Recent stories in both The Wall Street Journal and Bloomberg painted an ugly picture of America's energy boom. Hundreds of garbage bags filled with mildly radioactive waste were found at a deserted gas station in a remote North Dakota town and on flatbed trailers near a landfill. The bags contained what are known as "oil socks" used to capture silt from wastewater that results from hydraulic fracturing.
North Dakota state regulators are still trying to determine who is responsible for these improperly disposed materials. However, one of the trailers is believed to belong to a company that had provided services for top Bakken driller Continental Resources (NYSE:CLR). The discovery prompted Continental to cut ties with the company.
The Wall Street Journal article pointed out that North Dakota doesn't actually have a single storage facility capable of handing the radioactive waste. That problem, however, is a major opportunity for Nuverra Environmental Solutions (NASDAQOTH:NESC), which opened its Bakken landfill last year.
Nuverra's new state-of-the-art, state-approved facility accepts solid waste from oil-field exploration and production activities. That includes soil contaminated with drilling fluids, drill cuttings, geothermal production materials, and other solid-waste materials. Needless to say, this isn't a residential landfill, but was built specifically to provide an environmentally responsible location for disposal of drilling solids.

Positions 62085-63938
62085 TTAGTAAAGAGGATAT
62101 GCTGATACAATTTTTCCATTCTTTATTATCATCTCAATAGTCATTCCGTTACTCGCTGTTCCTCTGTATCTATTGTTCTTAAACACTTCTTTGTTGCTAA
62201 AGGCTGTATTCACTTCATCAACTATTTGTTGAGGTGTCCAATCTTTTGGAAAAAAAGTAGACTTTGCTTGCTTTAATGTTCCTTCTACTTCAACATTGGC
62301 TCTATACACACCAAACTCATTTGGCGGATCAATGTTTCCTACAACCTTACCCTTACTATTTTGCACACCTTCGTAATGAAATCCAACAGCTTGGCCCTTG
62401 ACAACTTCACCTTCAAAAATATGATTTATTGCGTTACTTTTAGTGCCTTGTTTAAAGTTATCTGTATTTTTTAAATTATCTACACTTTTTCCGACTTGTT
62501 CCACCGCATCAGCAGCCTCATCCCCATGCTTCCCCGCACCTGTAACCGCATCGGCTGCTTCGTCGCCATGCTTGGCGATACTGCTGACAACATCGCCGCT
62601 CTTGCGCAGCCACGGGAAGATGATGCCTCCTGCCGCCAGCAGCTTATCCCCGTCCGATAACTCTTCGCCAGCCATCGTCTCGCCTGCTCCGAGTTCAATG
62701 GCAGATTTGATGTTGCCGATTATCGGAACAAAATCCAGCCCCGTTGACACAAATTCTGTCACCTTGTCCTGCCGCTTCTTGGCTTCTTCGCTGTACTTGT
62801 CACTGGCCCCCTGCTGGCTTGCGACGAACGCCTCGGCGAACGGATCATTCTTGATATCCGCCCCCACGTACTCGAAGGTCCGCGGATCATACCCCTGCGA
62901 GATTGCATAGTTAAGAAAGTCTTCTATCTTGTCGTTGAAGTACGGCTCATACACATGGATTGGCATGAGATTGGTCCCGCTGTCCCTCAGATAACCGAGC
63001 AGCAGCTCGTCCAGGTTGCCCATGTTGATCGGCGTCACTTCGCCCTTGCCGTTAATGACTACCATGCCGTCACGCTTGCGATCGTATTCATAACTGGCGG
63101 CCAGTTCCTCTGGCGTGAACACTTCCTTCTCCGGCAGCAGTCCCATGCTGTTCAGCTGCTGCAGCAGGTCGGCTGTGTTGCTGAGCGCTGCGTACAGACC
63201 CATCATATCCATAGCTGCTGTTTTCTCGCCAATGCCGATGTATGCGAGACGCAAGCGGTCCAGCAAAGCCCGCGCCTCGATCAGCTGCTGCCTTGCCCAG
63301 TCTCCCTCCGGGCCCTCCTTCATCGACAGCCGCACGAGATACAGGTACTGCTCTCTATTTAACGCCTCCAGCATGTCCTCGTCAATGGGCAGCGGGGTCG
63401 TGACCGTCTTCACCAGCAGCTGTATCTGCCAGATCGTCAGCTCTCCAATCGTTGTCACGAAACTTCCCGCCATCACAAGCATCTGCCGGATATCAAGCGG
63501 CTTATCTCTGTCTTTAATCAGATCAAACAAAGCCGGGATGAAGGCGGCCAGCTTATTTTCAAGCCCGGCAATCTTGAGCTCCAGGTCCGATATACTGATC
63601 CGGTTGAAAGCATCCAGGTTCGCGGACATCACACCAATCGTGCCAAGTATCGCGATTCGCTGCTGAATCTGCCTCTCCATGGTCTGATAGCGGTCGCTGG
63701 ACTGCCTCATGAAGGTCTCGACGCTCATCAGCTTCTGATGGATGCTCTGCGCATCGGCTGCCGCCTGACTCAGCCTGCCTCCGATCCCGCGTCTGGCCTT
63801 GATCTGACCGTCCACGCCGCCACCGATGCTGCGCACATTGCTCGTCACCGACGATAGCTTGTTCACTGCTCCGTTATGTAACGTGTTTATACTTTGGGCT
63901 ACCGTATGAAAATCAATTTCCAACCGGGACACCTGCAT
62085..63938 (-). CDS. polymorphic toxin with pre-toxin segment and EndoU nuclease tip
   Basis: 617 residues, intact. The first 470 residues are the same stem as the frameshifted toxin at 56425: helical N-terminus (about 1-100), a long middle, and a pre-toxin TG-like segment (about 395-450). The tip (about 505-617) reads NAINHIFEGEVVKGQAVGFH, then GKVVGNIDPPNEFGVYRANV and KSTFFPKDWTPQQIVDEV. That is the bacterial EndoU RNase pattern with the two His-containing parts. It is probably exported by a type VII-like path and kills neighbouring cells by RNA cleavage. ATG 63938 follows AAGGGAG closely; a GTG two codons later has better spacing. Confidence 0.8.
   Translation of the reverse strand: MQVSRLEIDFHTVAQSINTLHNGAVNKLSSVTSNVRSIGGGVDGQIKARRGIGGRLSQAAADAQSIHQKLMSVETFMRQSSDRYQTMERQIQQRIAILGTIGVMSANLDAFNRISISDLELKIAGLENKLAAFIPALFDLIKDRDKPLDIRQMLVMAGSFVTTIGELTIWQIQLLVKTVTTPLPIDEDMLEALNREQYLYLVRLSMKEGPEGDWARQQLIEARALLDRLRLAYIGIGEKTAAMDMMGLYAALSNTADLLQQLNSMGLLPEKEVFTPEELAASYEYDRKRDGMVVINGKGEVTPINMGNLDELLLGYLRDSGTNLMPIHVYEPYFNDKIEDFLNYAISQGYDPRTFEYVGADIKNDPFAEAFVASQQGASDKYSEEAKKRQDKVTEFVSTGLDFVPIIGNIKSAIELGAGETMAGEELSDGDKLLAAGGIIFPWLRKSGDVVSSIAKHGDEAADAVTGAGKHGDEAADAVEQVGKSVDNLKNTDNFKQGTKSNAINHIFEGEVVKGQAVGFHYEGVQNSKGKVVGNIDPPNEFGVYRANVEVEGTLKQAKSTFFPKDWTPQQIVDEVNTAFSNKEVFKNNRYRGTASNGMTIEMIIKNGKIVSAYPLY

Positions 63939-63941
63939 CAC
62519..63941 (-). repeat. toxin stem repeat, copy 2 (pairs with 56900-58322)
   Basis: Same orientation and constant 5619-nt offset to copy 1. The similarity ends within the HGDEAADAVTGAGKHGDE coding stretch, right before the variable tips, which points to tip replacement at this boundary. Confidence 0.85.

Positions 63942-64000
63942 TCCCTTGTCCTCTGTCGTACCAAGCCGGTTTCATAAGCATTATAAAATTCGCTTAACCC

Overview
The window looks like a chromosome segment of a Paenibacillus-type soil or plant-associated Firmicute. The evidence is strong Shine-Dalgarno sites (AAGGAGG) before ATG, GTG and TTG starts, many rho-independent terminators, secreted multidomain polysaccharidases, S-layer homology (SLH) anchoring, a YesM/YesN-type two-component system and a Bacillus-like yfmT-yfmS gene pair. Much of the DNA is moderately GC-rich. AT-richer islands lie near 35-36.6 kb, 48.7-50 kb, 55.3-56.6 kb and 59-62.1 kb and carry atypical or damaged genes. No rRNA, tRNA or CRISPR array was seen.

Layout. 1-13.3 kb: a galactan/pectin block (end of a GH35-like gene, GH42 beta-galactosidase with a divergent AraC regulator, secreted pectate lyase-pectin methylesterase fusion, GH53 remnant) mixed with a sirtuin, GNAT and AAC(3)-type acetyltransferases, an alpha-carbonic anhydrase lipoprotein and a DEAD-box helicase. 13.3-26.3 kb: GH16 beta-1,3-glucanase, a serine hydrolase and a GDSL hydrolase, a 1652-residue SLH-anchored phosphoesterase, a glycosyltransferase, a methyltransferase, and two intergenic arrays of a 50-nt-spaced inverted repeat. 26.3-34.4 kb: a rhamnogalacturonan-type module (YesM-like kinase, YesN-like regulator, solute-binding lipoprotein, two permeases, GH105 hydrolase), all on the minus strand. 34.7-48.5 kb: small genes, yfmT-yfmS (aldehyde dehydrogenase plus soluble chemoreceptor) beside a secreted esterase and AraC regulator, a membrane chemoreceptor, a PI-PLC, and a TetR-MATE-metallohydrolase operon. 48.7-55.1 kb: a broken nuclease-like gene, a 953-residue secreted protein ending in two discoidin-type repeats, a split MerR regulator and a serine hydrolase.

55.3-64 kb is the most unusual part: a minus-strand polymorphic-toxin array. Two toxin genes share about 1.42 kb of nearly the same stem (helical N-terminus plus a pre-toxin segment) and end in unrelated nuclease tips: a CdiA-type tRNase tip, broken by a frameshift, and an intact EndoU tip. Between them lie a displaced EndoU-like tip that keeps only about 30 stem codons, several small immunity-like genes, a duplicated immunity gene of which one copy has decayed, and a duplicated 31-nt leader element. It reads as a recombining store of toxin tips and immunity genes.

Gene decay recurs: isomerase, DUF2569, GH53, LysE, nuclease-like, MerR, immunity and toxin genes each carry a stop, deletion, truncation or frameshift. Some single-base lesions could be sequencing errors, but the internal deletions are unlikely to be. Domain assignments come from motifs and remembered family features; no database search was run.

Providing responsible disposal is actually one of Nuverra's core operations. While Nuverra owns 56 liquid disposal wells across the country to properly dispose of fracking wastewater, it is also working with Halliburton (NYSE:HAL) to recycle this water as part of the two companies' H2O Forward agreement. This means only the water that can't be reused will be disposed.
Nuverra is now taking the next logical step in its efforts by working to recycle drilling solids as well. The company is collaborating with partners to develop solids treatment solutions and technology, as the following slide shows.
As that slide points out, Nuverra is working to eliminate the burial of drilling solids at the well site. Furthermore, it intends to build a thermal desorption system that would expand its treatment capability so that it can create marketable byproducts from the waste. This would reduce waste volume by 30%-50% while creating beneficial uses for the material.
Because of these investments, the landfill could be a really important strategic asset to Nuverra and Bakken shale producers such as Continental Resources. Not only does it offer proper disposal of drilling solids, but it can potentially turn that waste into beneficial byproducts. There's also the potential that the landfill could be used to solve the oil-sock problem, which would be a big win for Nuverra and the Bakken region.
Nuverra stands alone in its laser focus on providing environmental solutions to the energy industry. Its Bakken landfill could become the final resting place of these oil socks that some thought could be hidden away and forgotten. Clearly, this is an opportunity that Nuverra doesn't want to miss -- it can take advantage of the environmental missteps of the industry and sign up more customers to its full-cycle, sustainable environmental solutions.